It is a rare thing when one Catholic cardinal publicly attacks another. The most famous example occurred in the middle of the 11th century, when Humbert of Silva Candida bitterly criticized Peter Damian for claiming that bishops who had purchased their offices were still valid bishops. The saintly (later sainted) Damian was one of the circle of papal reformers who strongly opposed simony, but he was unwilling to evoke the chaos that would have ensued if half the bishops in Europe (and all the priests they had ordained) had been kicked out of their jobs. Humbert was the kind of intellectual radical whose unwillingness to compromise helped bring about Rome’s permanent split with Eastern Orthodoxy.
Now comes Christoph Schönborn, the cardinal archbishop of Vienna, accusing Angelo Sodano, dean of the College of Cardinals and former Vatican secretary of state, of having blocked the Vatican’s inquiry into sex abuse allegations against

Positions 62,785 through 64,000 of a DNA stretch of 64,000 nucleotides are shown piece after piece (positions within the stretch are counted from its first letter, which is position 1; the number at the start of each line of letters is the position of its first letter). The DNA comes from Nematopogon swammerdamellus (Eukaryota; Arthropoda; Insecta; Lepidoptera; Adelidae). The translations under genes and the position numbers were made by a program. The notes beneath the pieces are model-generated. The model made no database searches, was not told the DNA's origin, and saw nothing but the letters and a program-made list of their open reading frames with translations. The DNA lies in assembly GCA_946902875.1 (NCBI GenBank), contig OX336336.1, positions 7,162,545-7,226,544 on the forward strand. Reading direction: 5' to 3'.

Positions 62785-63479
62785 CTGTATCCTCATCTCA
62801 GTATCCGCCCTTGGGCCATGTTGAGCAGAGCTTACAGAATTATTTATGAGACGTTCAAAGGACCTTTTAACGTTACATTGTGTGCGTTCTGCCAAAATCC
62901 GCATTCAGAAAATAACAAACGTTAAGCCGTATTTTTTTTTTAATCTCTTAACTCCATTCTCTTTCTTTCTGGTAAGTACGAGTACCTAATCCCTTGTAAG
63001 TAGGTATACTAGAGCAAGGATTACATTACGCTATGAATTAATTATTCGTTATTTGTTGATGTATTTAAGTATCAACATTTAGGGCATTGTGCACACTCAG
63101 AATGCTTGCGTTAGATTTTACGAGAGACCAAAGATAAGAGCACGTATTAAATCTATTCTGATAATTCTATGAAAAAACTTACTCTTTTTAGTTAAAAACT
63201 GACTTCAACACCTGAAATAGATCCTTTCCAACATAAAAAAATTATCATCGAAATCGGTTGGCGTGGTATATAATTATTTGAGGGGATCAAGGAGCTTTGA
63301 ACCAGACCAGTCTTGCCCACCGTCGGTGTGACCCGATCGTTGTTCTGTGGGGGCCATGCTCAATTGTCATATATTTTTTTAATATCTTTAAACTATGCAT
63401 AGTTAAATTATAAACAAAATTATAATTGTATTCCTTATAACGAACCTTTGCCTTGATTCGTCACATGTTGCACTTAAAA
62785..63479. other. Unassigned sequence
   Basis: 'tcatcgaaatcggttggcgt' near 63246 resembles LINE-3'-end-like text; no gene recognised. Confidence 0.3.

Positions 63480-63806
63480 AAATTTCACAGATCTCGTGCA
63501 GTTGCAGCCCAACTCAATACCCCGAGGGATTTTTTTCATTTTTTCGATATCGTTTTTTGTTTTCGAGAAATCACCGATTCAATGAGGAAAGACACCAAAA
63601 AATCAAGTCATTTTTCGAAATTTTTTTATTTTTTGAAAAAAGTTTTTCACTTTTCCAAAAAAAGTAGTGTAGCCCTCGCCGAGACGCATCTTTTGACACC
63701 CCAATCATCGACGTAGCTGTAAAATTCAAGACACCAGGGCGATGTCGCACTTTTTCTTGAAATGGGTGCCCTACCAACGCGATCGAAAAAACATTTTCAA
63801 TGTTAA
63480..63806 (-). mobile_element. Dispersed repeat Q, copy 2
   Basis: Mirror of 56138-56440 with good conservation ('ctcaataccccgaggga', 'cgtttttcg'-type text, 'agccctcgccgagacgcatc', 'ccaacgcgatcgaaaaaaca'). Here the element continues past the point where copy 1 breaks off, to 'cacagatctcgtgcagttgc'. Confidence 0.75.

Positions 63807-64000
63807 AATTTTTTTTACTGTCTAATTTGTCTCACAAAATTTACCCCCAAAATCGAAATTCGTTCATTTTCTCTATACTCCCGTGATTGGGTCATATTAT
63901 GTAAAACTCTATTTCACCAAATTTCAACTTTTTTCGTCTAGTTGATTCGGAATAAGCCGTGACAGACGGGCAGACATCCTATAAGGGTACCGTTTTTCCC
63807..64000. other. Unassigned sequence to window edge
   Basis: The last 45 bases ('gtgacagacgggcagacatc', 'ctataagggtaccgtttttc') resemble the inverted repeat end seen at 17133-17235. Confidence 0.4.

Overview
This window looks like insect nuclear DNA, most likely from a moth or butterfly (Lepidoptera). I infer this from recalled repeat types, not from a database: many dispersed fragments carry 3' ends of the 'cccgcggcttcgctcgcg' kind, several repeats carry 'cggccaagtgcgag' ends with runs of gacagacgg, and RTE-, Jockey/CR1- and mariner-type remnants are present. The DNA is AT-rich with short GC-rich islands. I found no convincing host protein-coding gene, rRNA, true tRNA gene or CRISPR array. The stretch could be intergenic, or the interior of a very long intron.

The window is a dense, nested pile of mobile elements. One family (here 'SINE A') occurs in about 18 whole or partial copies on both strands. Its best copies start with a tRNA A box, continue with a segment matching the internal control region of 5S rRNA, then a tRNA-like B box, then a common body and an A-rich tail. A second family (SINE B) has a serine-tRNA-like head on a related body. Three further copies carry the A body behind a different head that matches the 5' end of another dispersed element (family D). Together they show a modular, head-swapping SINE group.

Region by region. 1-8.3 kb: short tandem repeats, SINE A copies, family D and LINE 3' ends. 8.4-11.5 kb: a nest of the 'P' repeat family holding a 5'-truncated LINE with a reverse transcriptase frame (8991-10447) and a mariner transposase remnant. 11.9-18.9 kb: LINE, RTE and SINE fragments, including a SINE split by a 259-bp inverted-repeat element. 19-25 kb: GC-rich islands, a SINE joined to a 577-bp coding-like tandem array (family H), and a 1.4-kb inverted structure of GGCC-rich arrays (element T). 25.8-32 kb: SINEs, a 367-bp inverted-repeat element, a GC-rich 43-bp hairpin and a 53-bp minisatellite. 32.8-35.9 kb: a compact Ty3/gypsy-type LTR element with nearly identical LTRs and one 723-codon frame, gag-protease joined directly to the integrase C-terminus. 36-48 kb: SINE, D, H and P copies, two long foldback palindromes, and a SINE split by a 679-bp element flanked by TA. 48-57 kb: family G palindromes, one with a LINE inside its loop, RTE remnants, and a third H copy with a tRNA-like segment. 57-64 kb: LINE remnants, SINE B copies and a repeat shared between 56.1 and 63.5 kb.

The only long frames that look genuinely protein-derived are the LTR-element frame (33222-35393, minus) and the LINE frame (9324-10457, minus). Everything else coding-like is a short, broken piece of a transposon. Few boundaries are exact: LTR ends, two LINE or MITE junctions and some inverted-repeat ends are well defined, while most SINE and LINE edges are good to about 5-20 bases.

the late, disgraced cardinal of Vienna, Hans Hermann Groer. Schönborn also said that Sodano had done “massive harm” to victims of sex abuse on Easter Sunday when he waved away criticism of the church’s handling of sex abuse as “idle gossip.” Declared Schönborn, a sometime protege of Benedict XVI: “The days of
cover up are over.”
While Sodano–also protector of the late, disgraced Legionaries of Christ founder Marcial Maciel Degollado–could never be confused with Peter Damian (and Schönborn seems a far cry from Humbert), there’s certain parallel with the earlier strife, which help set the terms for the papacy’s massive effort to reform the medieval church. The question now is what the papacy will do to reform its own ways and means.
In the 1050s, it was Humbert’s ideas that prevailed with the pope. A millennium later, will Schönborn’s?